In 1952, after an unsuccessful run for the presidency of Cuba, Fulgencio Batista Zaldívar Batista staged a coup and seized power. He outlawed communism, ran a corrupt government, permitted police brutality, and showed gross indifference to the economic, health and educational needs of the Cuban people. Further antagonizing the Cuban people were private American companies dominating Cuba’s economy while the U.S. government strengthening the Batista dictatorship through a weapons assistance program. The country of Cuba was under great duress and a revolution was imminent. Enter Fidel Castro, a University of Havana law student with leftist anti-imperialist views.
On July 26, 1953, a small group of revolutionaries led by Fidel Castro launched an unsuccessful attack on the Moncada Barracks in Santiago. To commemorate the beginning of a revolution against Batista, the movement was named 26 Julio.
As Batista’s corrupt government became increasingly unpopular with the Cuban people, the Soviet Union began secretly supporting Castro while the U.S. supported Batista. By 1956, Castro’s 26 Julio movement began operating from the forested mountain range of Sierra Maestra. He, his brother Raul and Che Guevara led their revolutionaries to launch guerilla attacks against Batista’s forces for two years. Earning the trust of locals, they soon joined Castro’s army.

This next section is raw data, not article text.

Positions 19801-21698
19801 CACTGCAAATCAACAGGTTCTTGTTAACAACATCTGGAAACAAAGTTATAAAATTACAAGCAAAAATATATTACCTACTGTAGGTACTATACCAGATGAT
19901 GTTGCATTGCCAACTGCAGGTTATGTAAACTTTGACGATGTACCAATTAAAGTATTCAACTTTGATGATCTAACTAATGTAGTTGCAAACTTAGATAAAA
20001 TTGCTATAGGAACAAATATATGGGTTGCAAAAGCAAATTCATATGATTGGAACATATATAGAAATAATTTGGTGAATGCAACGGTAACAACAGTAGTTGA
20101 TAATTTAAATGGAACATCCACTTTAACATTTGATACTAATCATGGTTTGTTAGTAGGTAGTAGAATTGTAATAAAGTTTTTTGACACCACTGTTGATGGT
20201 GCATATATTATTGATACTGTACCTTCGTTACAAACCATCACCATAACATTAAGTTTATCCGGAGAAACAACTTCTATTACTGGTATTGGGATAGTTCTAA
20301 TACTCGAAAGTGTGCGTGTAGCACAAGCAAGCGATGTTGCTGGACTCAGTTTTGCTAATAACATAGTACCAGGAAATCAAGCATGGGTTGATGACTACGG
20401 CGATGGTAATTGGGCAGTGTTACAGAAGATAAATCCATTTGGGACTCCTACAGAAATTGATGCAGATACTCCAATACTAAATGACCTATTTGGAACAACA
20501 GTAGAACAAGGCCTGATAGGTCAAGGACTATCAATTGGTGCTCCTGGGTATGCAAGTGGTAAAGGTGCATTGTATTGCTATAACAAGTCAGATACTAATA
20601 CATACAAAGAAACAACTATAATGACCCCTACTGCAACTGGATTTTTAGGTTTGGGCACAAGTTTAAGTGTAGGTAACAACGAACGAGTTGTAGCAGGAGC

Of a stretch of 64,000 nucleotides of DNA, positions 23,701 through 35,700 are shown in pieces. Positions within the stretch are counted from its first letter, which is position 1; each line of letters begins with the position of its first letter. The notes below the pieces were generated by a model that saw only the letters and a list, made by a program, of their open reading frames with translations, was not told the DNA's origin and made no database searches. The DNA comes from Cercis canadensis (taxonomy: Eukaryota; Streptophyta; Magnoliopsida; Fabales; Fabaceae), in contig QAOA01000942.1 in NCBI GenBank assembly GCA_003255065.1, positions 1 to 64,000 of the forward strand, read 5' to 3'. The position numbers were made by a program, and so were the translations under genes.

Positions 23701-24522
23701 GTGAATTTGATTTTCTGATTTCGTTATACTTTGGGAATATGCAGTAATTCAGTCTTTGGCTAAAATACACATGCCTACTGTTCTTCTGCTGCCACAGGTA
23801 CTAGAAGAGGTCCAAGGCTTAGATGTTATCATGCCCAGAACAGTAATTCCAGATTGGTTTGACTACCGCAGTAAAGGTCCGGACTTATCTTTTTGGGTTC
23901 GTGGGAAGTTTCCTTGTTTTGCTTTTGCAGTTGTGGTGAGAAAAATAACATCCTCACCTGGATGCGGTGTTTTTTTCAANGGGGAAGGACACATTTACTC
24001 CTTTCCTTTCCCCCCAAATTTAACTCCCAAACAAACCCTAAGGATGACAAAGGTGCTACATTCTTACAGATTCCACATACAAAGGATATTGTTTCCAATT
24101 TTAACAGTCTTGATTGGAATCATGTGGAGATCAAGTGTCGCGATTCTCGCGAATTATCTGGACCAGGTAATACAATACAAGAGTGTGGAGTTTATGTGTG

While Batista sought to defeat Castro’s army, many innocent people were tortured and publicly executed by Batista’s police. It is said that under Batista’s rule, up to 20,000 Cubans had been killed. In response, the U.S. stopped selling arms to Cuba, which indirectly strengthened Castro’s army and leading to Batista’s fall. When the news of Batista’s fall spread through Havana, crowds poured into the streets waving 26 Julio flags. Soon after Fidel Castro became the Prime Minister of Cuba.
Alarmed by Castro’s friendly relations with the Soviet Union, the United States unsuccessfully tried to assassinated him and conduct a counter-revolution, including the Bay of Pigs invasion of 1961. In response to these threats Castro, allowed the Soviet Union to place nuclear weapons on the island and became a defining incident of the Cold War. The event also signified Cuba’s place on the world stage through the formidable leadership Fidel Castro . While to this day, Castro remains a controversial and divisive figure: on one hand he is admired for his humanitarianism and on the other, loathed for overseeing human rights abuses—but inarguable that had it not been for him, Cuba may have never been returned to its people.